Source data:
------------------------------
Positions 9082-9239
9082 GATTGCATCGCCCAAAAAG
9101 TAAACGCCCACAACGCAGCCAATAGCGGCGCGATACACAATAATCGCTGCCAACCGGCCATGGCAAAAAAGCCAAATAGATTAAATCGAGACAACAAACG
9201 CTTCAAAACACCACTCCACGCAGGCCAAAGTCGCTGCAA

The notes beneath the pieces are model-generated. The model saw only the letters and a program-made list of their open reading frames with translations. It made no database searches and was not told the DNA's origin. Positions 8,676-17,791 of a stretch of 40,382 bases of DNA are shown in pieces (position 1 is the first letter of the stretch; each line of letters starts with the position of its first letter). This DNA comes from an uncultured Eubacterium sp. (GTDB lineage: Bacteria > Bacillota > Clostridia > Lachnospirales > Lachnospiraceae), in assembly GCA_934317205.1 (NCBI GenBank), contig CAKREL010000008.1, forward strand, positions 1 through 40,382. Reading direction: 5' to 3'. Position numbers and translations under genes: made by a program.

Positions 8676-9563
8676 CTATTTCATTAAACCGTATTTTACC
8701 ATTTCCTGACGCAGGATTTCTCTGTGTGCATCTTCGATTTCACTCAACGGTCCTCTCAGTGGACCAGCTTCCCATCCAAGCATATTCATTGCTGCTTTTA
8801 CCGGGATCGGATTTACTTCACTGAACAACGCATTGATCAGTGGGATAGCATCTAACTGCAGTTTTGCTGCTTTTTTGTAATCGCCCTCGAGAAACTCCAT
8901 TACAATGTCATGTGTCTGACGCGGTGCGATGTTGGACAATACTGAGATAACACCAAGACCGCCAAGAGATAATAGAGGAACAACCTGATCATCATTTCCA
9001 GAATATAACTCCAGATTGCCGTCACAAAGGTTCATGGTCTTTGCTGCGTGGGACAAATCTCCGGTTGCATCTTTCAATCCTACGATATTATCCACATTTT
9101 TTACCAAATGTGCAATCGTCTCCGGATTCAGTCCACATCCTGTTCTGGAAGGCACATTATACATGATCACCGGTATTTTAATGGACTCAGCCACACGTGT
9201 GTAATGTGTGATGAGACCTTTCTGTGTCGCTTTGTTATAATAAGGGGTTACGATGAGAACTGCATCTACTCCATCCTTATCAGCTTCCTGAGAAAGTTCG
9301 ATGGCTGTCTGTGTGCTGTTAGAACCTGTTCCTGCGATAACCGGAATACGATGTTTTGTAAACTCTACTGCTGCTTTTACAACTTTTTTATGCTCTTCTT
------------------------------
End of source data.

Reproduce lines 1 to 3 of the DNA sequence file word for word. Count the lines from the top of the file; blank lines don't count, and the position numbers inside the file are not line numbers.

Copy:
Positions 9082-9239
9082 GATTGCATCGCCCAAAAAG
9101 TAAACGCCCACAACGCAGCCAATAGCGGCGCGATACACAATAATCGCTGCCAACCGGCCATGGCAAAAAAGCCAAATAGATTAAATCGAGACAACAAACG